Why I Can't Stand When Someone Says They Don't Like To Talk Politics

I get it.

You probably just read the word politics in the headline and groaned. Honestly, I’m proud you even clicked on the article in the first place. Almost everyone likes to avoid the topic of politics, including anyone around them who starts to remotely bring them up. And let’s face it, we’ve all scrolled past that annoying friend on Facebook or avoided that one relative at Thanksgiving that corners you in order to target your personal beliefs. But the real question is, why are we all so afraid to talk about something so crucial to the way our world actually works?


If you haven’t taken a communication or business class before, here’s a mini-lesson about some basic terms and theories.  The term “groupthink” means that when in a group, individuals make decisions collectively without individuality or creativity involved. When we discuss our opinions in a group setting, we are infinitely more likely to downplay our own personal beliefs in order to blend in with the group and not cause too much controversy. According to another communication theory, commonly referred to as the “Spiral of Silence”, if people believe their opinions are not reflected in the majority of the individuals around them, then they are less likely to voice their own. Sadly, many of us have probably been in a situation like this: we were too uncomfortable sharing our opinions because our peers, a person in a position of authority or even our family expressed an opinion drastically different from our own. Or maybe you are simply one of those people who just believes that you shouldn’t talk politics in general. But why?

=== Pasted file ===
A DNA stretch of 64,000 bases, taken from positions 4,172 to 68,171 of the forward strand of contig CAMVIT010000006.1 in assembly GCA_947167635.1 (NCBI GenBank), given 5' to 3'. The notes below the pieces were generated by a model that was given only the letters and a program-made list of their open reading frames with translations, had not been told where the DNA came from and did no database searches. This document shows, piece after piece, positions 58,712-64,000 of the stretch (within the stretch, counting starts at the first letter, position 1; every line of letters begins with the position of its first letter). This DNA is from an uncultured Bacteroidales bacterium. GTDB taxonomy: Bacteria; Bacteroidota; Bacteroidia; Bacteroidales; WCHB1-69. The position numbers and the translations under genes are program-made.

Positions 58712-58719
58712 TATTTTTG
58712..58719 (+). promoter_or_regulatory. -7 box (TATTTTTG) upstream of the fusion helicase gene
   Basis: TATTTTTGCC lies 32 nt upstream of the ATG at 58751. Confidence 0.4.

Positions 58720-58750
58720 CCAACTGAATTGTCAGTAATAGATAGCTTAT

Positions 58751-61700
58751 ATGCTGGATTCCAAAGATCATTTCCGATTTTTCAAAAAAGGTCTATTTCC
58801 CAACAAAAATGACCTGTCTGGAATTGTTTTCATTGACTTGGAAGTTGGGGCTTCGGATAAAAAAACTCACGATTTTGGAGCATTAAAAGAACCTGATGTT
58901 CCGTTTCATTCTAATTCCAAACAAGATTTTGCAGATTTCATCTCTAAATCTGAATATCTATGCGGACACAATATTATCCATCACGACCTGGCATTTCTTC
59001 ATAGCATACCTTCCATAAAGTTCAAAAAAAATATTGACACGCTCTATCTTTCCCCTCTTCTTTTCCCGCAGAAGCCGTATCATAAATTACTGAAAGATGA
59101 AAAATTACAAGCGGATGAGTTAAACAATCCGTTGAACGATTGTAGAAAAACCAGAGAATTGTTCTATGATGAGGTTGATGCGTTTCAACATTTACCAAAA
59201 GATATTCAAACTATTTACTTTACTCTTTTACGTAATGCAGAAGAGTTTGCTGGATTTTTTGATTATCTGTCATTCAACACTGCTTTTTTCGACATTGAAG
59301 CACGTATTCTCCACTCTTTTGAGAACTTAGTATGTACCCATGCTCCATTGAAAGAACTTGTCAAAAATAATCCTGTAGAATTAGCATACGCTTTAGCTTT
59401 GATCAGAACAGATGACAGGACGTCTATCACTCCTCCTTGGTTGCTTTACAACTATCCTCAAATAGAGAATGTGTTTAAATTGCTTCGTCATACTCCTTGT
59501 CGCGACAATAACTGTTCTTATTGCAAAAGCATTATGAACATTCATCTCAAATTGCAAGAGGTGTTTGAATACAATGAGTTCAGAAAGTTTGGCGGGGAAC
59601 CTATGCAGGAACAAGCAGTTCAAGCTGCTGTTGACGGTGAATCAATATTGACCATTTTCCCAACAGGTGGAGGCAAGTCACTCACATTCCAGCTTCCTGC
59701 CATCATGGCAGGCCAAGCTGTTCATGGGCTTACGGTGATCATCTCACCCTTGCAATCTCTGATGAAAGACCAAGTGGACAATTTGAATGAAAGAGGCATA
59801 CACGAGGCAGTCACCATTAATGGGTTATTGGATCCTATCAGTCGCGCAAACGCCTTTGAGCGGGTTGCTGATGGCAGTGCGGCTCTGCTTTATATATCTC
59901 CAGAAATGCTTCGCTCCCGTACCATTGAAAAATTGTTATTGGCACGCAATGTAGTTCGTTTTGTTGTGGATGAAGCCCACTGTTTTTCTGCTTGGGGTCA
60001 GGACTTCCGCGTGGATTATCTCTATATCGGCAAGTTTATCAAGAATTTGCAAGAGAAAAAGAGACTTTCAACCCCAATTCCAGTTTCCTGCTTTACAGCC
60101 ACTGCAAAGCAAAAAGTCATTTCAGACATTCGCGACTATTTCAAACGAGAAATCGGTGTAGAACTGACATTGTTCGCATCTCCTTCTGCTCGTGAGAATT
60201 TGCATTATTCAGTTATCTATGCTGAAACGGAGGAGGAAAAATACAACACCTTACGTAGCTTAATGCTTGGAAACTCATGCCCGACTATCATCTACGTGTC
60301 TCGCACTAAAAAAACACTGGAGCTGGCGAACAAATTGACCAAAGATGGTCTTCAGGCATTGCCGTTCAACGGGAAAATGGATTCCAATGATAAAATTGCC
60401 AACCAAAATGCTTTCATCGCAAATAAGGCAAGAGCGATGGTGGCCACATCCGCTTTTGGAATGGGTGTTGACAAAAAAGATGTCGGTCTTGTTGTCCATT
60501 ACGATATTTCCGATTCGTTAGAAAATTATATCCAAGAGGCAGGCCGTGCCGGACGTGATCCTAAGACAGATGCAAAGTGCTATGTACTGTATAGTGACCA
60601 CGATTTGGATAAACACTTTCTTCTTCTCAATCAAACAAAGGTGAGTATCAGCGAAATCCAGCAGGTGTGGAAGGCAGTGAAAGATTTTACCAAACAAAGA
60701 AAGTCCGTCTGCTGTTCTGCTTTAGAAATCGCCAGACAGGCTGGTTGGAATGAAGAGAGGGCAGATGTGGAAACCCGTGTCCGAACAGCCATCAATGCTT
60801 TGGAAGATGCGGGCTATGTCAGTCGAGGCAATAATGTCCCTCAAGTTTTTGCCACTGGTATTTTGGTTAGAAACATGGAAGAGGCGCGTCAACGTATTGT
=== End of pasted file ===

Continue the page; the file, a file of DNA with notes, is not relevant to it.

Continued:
We are predisposed today to believe that we should hesitate before bringing any topics of discussion up that could be potentially offensive or controversial, and it drives me crazy. While we should always be mindful and respectful of others, there is absolutely nothing wrong with expressing your opinion and political beliefs to others, regardless of where they stand. As a nation, we were founded on the principles of freedom and the right for us to believe what we want to believe. Our entire political system relies on the understanding that we all have different opinions on what is best for us as a people, but we must come together and agree upon a mutual compromise in order to get important decisions made.


The political climate today is a very rocky area to discuss, and believe me I understand that -- I take a number of political science classes for my minor, after all. But if we don’t talk about what’s going on, how can we expect anything to change?


For my friends at Virginia Tech, if you have any interest in hearing a talk from Senator Bernie Sanders on the importance of voter turnout, come to the “Get with the Times” HerCampus watch party. The event will take place on Wednesday, October 3rd from 7:30-9:30pm in Pamplin Room 30. Come out to get some free pizza and enter a raffle for some New York Times swag!

Check out more information and giveaways on our instagram!

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